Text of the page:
SNP tax rise could cost Scotland £20m in revenues

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The Scottish Government would lose £20 million in planned revenue if “fewer than 20” of Scotland’s biggest earners move their main residence south of the Border to escape tax hikes.

The claim has been made in analysis by the highly respected Institute of Fiscal Studies (IFS), which examined the economic impact of Finance Secretary Derek Mackay’s decision to increase the Scottish rate of income tax.

Derek Mackay delivers his Scottish budget. Picture: PA

Derek Mackay delivers his Scottish budget. Picture: PA

This week marked the beginning of a new tax year that will see the introduction of Mr Mackay’s overhauled Scottish tax regime. Under his plans, everyone in Scotland earning more than £26,000 a year will pay more income tax than their counterparts in the rest of the UK.

According to the IFS, the tax changes are expected to raise £225m this financial year for the Scottish Government.

But business leaders have warned the new Scottish tax system will discourage investment as well as result in big earners, who pay the most tax, moving south of the Border to take advantage of the less punitive rates.

The IFS analysis, published yesterday, said that a risk of ­introducing the new Scottish system would be that individuals migrate south of the Border into England. Although moving is a costly business, the institute pointed out it would be relatively easy for Scottish-based individuals with another property in England to move their tax domicile south of the Border.

READ MORE: New Scots tax system could ‘move further’ from UK

The IFS said: “While genuine migration is costly, it may be easier for those with multiple properties to change their tax residence within the UK.

“The OBR (Office for Budget Responsibility) assumes no response in terms of genuine migration, but estimates that changes in reported tax residence as a result of this year’s changes will lead to revenue losses to the Scottish Government of around £20m – almost 10 per cent of the predicted yield. They note that an effect of this magnitude would require only a small number of additional rate taxpayers (fewer than 20) to switch their residence.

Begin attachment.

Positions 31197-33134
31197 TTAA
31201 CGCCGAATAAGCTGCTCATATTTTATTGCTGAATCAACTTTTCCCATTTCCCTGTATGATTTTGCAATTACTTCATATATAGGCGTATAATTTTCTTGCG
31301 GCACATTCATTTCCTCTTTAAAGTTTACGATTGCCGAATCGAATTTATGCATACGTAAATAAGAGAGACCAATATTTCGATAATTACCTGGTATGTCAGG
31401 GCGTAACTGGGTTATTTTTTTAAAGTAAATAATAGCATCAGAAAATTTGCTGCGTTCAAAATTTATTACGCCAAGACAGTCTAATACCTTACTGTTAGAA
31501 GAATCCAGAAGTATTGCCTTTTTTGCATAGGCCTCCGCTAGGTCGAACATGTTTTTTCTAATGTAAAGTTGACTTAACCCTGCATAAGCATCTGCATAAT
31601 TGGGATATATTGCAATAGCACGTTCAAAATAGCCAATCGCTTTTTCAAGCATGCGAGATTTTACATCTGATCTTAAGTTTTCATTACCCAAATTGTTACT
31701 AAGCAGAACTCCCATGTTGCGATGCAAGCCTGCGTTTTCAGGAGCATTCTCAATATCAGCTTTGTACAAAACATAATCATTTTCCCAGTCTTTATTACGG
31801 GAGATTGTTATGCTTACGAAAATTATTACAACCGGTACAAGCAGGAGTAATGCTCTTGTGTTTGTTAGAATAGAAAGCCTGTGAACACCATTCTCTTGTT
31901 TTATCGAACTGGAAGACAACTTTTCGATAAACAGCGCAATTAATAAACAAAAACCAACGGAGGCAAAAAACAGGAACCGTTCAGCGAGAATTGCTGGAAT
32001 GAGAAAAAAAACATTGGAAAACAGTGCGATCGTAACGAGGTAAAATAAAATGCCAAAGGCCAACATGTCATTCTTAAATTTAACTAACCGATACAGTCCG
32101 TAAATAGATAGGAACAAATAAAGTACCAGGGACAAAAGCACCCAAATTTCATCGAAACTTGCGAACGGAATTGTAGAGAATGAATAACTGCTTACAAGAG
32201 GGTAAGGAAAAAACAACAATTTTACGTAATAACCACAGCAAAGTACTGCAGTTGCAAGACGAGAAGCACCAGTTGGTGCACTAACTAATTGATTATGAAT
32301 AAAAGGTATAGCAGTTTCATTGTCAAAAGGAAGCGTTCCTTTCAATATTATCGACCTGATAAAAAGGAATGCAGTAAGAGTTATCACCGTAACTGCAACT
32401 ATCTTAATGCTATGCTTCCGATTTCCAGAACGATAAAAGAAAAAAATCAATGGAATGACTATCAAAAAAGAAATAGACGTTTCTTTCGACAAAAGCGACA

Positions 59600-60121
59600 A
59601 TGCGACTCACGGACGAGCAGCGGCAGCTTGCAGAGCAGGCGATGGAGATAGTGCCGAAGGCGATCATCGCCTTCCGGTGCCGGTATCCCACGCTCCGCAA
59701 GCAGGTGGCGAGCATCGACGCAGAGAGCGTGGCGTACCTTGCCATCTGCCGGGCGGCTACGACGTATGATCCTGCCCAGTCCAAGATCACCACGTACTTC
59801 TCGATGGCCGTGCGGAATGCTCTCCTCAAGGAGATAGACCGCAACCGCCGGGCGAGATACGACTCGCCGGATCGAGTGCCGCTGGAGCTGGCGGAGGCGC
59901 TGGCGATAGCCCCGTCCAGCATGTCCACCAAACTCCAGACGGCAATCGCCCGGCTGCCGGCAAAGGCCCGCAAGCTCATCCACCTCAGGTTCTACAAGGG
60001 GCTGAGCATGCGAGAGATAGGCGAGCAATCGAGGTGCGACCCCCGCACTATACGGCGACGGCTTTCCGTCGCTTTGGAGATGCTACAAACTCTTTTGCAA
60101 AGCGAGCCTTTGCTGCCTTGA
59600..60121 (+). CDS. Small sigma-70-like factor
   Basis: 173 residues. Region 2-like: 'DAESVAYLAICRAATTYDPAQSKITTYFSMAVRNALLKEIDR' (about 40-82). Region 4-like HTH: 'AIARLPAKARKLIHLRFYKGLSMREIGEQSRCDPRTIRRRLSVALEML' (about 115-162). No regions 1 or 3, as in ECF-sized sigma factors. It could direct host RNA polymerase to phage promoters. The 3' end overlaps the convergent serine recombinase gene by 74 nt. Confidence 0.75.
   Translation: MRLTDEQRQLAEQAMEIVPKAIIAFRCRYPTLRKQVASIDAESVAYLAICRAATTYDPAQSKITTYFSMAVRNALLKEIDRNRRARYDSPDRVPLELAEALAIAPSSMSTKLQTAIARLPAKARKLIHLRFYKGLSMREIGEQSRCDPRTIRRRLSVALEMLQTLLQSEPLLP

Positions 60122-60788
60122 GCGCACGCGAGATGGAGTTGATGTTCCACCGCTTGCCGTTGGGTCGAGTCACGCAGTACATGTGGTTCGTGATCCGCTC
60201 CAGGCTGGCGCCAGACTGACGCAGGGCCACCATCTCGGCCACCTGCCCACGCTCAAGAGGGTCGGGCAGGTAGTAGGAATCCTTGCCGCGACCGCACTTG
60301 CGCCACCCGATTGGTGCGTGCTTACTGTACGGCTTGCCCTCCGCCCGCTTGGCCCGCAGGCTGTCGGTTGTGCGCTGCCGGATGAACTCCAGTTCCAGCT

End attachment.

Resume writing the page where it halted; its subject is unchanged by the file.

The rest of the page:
“This is because when a taxpayer relocates it is not just the additional tax revenue that the Scottish Government would lose, rather all of the income tax that they pay on their earnings would now go to the Westminster government rather than Holyrood.”

Mr Mackay’s system will see the additional rate of income tax for those earning more than £150,000 increase from 45 per cent to 46 per cent.

For an individual earning £150,000 that translates to a increasing income tax bill of almost £2,000 when compared to elsewhere in the UK. But should the most wealthy chose to change their tax residence it would only take a few for there to be a substantial overall impact.

Thomas Pope, of the IFS, said: “Basically, the Scottish Government is increasing the amount of tax these individuals have to pay by a relatively small amount. But if they chose to move, the Scottish Government doesn’t only lose the extra revenue they would have gained. They also lose all of the income tax they are currently paying and that would be paid to Westminster.

“If you have an individual who is earning say £2m a year, then their average tax rate is going to be close to 45 per cent because most of their income is in the additional rate band. That means they are paying nearly £900,000 in income tax. “If they move to England, then Scotland loses all of that income tax. That’s how a relatively small number of high earners can have quite a big effect. For these individuals it is plausible that they could have properties elsewhere in the UK.”

Last night the Scottish Conservative shadow finance secretary Murdo Fraser warned the new taxation system would drive away wealth and investment. Mr Mackay has argued his income tax changes will mean a majority of Scots will pay less this year than they did last year.

Last night he said: “The new income tax rates and bands will make the system more progressive and deliver additional revenues to invest in public services and the economy.”